The ROAR did not accompany the Jaguars to road games, with the girls instead gathering at a restaurant or one or the other’s homes to watch the games.

For the Jags’ season-ending playoff loss at New England, Skidmore had hoped to be able to catch a flight from a national sales meeting in Newport Beach, Calif., but was unable to work it out.

Instead, she found herself flying home while nursing a cold, getting back in time to watch with her brother Justin, who is her roommate, and Chesapeake Bay retriever, Bay.

“I think we would have done better against Indianapolis,” said Skidmore, who said she has been a lifelong Gator and Jaguar fan because football “was on our TV every Saturday and Sunday.”

With the season over and having had a very positive experience, it might seem Skidmore already would be eagerly be looking forward to next year.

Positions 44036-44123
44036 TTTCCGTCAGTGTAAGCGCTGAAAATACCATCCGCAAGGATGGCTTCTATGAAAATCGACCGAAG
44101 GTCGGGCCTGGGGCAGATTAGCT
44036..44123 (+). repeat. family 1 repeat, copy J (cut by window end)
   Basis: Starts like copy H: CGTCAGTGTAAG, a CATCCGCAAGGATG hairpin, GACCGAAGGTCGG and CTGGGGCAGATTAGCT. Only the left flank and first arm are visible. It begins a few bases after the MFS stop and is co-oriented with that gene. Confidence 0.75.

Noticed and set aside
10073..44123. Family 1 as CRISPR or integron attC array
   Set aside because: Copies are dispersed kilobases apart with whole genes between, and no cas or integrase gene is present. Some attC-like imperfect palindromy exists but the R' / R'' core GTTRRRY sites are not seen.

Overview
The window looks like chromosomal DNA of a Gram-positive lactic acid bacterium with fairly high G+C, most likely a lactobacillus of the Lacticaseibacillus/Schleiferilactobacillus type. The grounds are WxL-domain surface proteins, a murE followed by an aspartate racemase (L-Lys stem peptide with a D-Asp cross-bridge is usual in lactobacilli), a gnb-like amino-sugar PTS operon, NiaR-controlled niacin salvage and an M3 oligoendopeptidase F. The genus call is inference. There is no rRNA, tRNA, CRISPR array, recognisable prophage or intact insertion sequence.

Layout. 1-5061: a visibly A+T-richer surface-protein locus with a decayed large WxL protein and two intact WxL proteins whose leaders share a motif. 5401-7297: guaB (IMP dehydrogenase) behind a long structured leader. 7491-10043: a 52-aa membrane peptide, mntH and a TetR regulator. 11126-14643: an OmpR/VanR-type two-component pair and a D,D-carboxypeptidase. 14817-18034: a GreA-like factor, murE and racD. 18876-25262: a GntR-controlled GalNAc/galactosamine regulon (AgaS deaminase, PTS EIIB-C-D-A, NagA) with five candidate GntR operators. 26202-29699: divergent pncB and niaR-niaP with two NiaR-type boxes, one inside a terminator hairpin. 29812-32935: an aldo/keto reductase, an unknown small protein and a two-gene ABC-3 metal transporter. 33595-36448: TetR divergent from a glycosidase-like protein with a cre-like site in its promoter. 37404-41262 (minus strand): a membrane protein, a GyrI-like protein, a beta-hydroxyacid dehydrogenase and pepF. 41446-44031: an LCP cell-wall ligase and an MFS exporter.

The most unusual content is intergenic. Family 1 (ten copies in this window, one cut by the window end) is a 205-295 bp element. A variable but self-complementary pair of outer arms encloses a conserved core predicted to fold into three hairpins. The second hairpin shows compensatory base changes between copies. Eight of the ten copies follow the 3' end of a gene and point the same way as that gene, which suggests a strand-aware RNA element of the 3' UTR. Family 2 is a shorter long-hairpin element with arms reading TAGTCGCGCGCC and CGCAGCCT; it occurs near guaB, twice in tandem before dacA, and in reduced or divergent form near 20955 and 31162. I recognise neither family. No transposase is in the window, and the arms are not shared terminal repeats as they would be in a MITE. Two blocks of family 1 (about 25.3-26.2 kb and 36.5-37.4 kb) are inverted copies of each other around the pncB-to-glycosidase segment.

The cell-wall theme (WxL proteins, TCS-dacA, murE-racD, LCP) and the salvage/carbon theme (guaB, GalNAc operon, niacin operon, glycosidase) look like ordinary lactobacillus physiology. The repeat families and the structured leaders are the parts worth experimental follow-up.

“I haven’t decided yet,” she said. “I love the Jaguars and I love going to the games, but there was an awful lot of time involved.”

That decision does not surprise or disappoint her biggest supporter.

“My husband (Don) and I are, of course, very, very proud of her,” Sabrina Skidmore said. “But it doesn’t surprise me because she is so career-minded.

“I’m glad she did it for this one year, at least, because I would have hated for it to be 10 years down the road and her to wonder if she made a mistake by not trying it.”

Jade Skidmore can always say she heard The ROAR of the crowd in the NFL.